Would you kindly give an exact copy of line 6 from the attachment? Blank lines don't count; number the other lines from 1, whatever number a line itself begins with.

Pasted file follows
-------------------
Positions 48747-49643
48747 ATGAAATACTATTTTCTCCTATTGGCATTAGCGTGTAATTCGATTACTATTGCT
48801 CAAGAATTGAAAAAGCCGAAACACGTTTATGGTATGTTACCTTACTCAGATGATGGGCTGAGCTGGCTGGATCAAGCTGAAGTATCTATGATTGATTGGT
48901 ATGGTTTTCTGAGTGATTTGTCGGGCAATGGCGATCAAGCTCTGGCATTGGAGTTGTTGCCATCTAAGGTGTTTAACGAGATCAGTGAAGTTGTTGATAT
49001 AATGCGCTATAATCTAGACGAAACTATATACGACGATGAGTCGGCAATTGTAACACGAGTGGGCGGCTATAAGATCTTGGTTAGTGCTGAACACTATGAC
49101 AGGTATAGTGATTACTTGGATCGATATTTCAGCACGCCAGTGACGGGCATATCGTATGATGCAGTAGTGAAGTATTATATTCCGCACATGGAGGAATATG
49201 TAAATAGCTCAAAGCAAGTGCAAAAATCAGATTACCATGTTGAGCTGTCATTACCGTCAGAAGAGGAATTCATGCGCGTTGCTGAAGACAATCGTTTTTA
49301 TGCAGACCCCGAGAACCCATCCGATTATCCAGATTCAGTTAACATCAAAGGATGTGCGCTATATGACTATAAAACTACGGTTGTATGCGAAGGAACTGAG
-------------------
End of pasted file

49101 AGGTATAGTGATTACTTGGATCGATATTTCAGCACGCCAGTGACGGGCATATCGTATGATGCAGTAGTGAAGTATTATATTCCGCACATGGAGGAATATG